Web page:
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Old 04-09-2016, 10:36 AM   #31
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Thanks for the kind comments. The lid has 3/4 " closed cell foam. Batteries are AGM. Sealed. They do not move whole underway. Box is totally water tight. No need for drains. Thanks
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Old 04-09-2016, 11:00 AM   #32
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Something I don't know, well a lot I don't know. On the cables, is this correct the smaller the gauge the bigger the cable? Is 4 AWG alright for hook in up batteries? From batteries to charger and inverter will be no more than 2ft


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Yes, the smaller the gauge number the larger the diameter of the wire.

000 is larger than 00 which is larger than 0 which is larger than 1 etc.

You will see other opinions on this but for the draw on an 2000 Watt inverter (the largest DC amp draw you will be likely to see in most campers - 160 amps) that is located within 2 feet of the batteries, #3 is required (with a 5% voltage loss to the inverter - about 0.6 volts - so 12.1 volts from a fully charged battery bank 12.7 volts). For a 1000 Watt inverter at 2 feet (85 amps), you will lose 3% of your voltage (0.35 volts) in 2 feet with #4 wire.

DC Cable Sizing Tool - Wire Size Calculator - MM2 & AWG - solar-wind.co.uk

I always say that the "inter-battery" wiring between 2 6 volt batteries and 2 or more 12 volt batteries should be as large as you can find (and exactly the same length for ground and positive in 12 volt installations) to keep the voltage drop between the batteries as low as possible so they charge/discharge evenly.

You can also use the wire size calculator to determine your voltage drop between the batteries and your converter (TO and FROM) by using this calculator.
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Old 04-09-2016, 11:44 AM   #33
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Originally Posted by Herk7769 View Post
Yes, the smaller the gauge number the larger the diameter of the wire.

000 is larger than 00 which is larger than 0 which is larger than 1 etc.

You will see other opinions on this but for the draw on an 2000 Watt inverter (the largest DC amp draw you will be likely to see in most campers - 160 amps) that is located within 2 feet of the batteries, #3 is required (with a 5% voltage loss to the inverter - about 0.6 volts - so 12.1 volts from a fully charged battery bank 12.7 volts). For a 1000 Watt inverter at 2 feet (85 amps), you will lose 3% of your voltage (0.35 volts) in 2 feet with #4 wire.

DC Cable Sizing Tool - Wire Size Calculator - MM2 & AWG - solar-wind.co.uk

I always say that the "inter-battery" wiring between 2 6 volt batteries and 2 or more 12 volt batteries should be as large as you can find (and exactly the same length for ground and positive in 12 volt installations) to keep the voltage drop between the batteries as low as possible so they charge/discharge evenly.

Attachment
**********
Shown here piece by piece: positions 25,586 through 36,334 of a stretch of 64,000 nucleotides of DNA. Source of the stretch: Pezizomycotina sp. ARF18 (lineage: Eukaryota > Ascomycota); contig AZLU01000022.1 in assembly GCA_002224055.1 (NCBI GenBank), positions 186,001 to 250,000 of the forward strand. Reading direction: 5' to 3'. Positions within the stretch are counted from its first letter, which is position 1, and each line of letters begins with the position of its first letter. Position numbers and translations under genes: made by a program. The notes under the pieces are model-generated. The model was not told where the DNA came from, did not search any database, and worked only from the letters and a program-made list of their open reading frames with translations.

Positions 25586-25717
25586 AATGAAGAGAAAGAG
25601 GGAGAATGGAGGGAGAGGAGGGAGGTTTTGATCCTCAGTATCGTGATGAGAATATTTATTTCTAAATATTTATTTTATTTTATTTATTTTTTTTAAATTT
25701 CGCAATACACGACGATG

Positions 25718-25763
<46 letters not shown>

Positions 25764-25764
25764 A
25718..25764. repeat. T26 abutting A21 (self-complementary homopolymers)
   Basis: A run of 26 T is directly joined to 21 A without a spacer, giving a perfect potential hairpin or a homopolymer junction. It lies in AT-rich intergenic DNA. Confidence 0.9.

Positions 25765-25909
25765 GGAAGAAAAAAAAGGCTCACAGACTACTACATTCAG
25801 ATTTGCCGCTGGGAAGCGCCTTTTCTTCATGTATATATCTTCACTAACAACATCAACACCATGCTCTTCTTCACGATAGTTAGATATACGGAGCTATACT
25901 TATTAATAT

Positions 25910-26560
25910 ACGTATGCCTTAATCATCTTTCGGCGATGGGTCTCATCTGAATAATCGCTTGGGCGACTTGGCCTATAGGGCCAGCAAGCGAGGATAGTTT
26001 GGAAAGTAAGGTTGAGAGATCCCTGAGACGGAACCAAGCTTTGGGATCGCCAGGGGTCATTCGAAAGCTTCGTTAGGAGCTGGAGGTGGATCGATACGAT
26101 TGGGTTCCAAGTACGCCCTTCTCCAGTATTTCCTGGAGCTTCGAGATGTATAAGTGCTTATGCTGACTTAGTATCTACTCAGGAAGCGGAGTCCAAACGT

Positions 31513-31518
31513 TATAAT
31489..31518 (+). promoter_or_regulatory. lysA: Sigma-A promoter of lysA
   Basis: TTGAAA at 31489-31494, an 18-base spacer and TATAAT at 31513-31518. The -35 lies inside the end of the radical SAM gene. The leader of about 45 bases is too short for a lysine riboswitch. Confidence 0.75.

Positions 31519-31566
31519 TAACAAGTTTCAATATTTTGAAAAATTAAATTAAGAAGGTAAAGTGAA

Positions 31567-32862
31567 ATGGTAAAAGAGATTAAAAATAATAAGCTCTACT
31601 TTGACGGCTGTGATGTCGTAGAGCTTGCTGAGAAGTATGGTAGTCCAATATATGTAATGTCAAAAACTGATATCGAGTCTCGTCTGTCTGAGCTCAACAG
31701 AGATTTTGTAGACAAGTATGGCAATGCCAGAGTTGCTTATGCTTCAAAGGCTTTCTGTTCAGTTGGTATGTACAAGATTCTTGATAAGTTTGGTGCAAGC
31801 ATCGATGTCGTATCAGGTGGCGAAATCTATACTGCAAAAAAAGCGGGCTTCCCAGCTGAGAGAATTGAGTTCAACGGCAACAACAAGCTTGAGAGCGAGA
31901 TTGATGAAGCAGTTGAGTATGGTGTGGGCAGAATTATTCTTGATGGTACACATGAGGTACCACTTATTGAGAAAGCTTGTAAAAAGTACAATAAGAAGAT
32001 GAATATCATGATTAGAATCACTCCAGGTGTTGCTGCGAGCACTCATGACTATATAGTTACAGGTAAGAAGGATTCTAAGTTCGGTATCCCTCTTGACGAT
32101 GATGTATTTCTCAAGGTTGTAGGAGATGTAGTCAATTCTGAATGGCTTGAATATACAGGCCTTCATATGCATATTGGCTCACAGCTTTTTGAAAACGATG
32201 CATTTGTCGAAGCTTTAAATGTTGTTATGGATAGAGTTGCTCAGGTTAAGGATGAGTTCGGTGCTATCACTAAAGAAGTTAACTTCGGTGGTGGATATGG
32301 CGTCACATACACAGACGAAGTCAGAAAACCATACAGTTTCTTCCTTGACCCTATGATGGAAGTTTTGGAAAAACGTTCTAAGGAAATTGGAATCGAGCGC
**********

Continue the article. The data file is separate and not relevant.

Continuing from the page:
You can also use the wire size calculator to determine your voltage drop between the batteries and your converter (TO and FROM) by using this calculator.
I'm sure you realize your calculator is looking for length in "meters" not feet. One meter is approximately 39 inches.
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Old 04-09-2016, 12:12 PM   #34
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I'm sure you realize your calculator is looking for length in "meters" not feet. One meter is approximately 39 inches.


Joke is on me... I jumped on that calculator without realizing it is from the UK.

Thanks for catching that!
It did sound like a lot of voltage loss in such a short run.

Good thing I was not calculating the size of a reentry rocket for a Mars lander ...
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Old 04-09-2016, 05:27 PM   #35
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WolfW...Great post! Thanks for sharing!

Here is a copy of the article from my web site that the Moderators over here won't let me post because in my spare time I make and sell a Bore Guide on the site....Whatever!!!

The wooden battery box I made was temporary. It started to delaminate after only a few months. I wanted to make one out of diamond plate aluminum to match the splash guard on the front of the trailer. But when I went to my metal supplier I found out that the aluminum Iíd need was nearly $200!!

A neighbor of mine stopped by for me to do some welding on his utility trailer. He mounted a diamond plate aluminum truck box in the tongue of the trailer. He says he bought it at a garage sale for $50. I told him if he ever sees another one like it for around that amount to buy it and Iíd pay him back. A few days later he shows up at my house with a near perfect truck cross box he found at another garage sale. He wouldnít let me pay him. He said it was payment for all the welding Iíve done for him over the years. Great neighbor.

This is what I started out with. It was a shame to cut it all up since it was in such great condition.





So sabersaw in hand, I hacked it up and TIG welded it into this:



A few hours of work and I think it came out pretty good!



Moved all the wiring over to the new box.



A few vents on the sides and insulated with 1/2″ closed cell foam.
Very Nicely done!!